The Erskine Bridge is a major crossing of the River Clyde connecting Renfrewshire and West Dunbartonshire. Opened by HRH Princess Anne on the 2nd July 1971, it is the westernmost crossing of the river.
Discussions on the need for a downstream crossing of the Clyde began in the mid-1930s. It took almost 30 years of planning before a final design was approved. The bridge is a two lane all purpose dual carriageway with cycle/footways at either side. At its highest point, the bridge has 45 meters of clearance allowing large vessels to proceed upstream to the shipyards at Govan.
Plans for a bridge across the River Clyde at Erskine were first discussed in the late 1930s. Construction finally began in 1967, with the bridge completed and opened to traffic in July 1971.
The need for a satisfactory traffic route across the River Clyde at Erskine was recognised for several years before the bridge was completed. As early as the 1930s, dissatisfaction with the existing Erskine Ferry service between Erskine and Old Kilpatrick had become widespread. The generally expressed view was that a high-level bridge should be erected to deal with the ever increasing volume of traffic.
In 1955, a series of meetings were held between representatives of the adjoining local authorities to discuss an improvement of the river crossing. They subsequently formed the Erskine Bridge Joint Committee, and it held its first meeting on the 25th March 1963. The Joint Committee set up a technical panel which recommended the carrying out of an aerial survey and the production of contoured maps necessary for detailed design purposes and boring operations on the proposed site.
The Erskine Bridge Joint Committee appointed Freeman, Fox & Partners as design consultants for the new crossing in December 1963. They prepared a report with several recommendations, submitting it in September 1964. A cable-stayed, steel box girder bridge, with a 1,000 foot main span was proposed, with roads connecting to trunk roads on either side of the River Clyde. Given the anticipated cost of the project, the Scottish Development Department took over from the Joint Committee in September 1965. Shortly after, WA Fairhurst & Partners were commissioned to provide a design for the foundations and piers of the new structure.
Erskine Bridge Construction Summary
Erskine Bridge & Approaches
A898 - A82
2nd July 1971
The designer of the Erskine Bridge was William Brown, a renowned structural engineer and bridge designer. From 1956 to 1985, he was a key member of Freeman Fox & Partners. He was particularly talented in the field of suspension bridges, and is credited with inventing the aero-foil shaped cross section for bridge decks, an invention created to combat an array of wind conditions.
The project comprised four separate contracts. The first was for the bridge foundations and substructure, valued at £720,000 and let to Christiani Shand Ltd. The second covered the bridge superstructure and main steelwork and was let to Fairfield Mabey Ltd with a value of £4.5 million. Today these contracts would have a value of around £70 million. Contracts three and four were for the construction of the north and south approach road system - see M898 and A82 for more.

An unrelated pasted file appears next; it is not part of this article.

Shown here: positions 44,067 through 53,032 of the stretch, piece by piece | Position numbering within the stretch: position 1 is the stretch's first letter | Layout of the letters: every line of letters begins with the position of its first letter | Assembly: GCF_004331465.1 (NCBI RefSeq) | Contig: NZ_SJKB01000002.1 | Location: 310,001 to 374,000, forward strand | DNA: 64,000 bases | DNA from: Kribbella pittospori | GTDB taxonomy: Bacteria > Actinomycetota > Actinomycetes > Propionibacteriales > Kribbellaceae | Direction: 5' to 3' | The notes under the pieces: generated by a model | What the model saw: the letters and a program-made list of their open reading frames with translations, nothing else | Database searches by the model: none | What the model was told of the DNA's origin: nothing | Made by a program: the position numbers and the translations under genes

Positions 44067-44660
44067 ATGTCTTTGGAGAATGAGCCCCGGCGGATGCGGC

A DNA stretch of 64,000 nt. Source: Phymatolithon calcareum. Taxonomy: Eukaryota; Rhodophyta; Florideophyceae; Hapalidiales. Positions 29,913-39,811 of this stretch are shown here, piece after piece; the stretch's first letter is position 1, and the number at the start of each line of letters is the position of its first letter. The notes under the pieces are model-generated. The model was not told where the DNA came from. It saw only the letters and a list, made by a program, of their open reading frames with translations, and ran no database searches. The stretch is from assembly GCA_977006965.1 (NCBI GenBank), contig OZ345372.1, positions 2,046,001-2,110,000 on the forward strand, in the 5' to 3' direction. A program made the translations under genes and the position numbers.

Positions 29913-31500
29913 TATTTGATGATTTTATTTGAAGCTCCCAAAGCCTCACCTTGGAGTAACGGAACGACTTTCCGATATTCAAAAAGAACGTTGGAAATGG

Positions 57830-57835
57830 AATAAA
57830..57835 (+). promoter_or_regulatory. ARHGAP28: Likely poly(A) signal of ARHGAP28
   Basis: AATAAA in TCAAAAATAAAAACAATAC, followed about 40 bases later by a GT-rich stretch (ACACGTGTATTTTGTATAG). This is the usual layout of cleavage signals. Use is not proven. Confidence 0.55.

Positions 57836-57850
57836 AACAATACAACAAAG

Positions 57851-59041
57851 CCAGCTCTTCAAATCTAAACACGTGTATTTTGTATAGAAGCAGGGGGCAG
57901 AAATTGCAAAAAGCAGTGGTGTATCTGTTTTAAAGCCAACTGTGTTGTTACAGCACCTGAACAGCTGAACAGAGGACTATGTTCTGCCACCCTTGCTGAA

Construction began on site during April 1967, with the main focus being on bridge foundations. A formal ceremony was held on 6th June. The bridge is composed of two concrete abutments and fourteen concrete piers. These are supported on piles, which in some cases, were driven to depths 190 ft (58m). When piling works were completed over 43,000 ft (13.1km) had been driven. Piers are diamond shaped and vary in height from 22 to 175 feet (6.7 to 53m). This profile was developed by WA Fairhurst himself.
The bridge superstructure consists of a continuous steel box girder with a cable-stayed main span of 1,000 ft (330m). It varies in width from 97 ft 6inches (30m) to 102 ft 6inches (31m). Clearance above the high water mark of the Clyde is 180 ft (55m). The bridge is 4,334 ft long (1321m) made up of the main span, two anchor spans of 360 ft (110m) and twelve approach spans each of 224 ft (68m). The total weight of all steelwork is around 11,000 tonnes.
The road surfacing is a type of mastic asphalt which is laid directly onto the steel deck. The bridge is provided with footways and cycle paths on each side, and these can be removed to provide and additional traffic lane should they ever be required.
The main steelwork was erected from both ends simultaneously, with completion being near the centre of the main span. A cantilevering process was utilised which is illustrated below. Each girder was loaded onto a trolley and winched out to the edge before being lowered into position. Temporary props and cables were used during this process to ensure stability. This procedure led to the collapse of the Cleddau Bridge in Wales and the West Gate Bridge in Melbourne during their respective construction phases in 1970. The Merrison Committee was set up by the UK Government to determine the root causes for the failures and a number of recommendations and bridge strengthening followed as a result.
As part of contract four an administration building and toll booths were constructed. The building, which is still used as a maintenance depot originally provided facilities for toll workers and maintenance staff as well as rapid response breakdown vehicles, CCTV monitoring and traffic control facilities. The bridge tolls remained in placed until April 2006, with the final cost being 60p.
This article was first published in November 2020.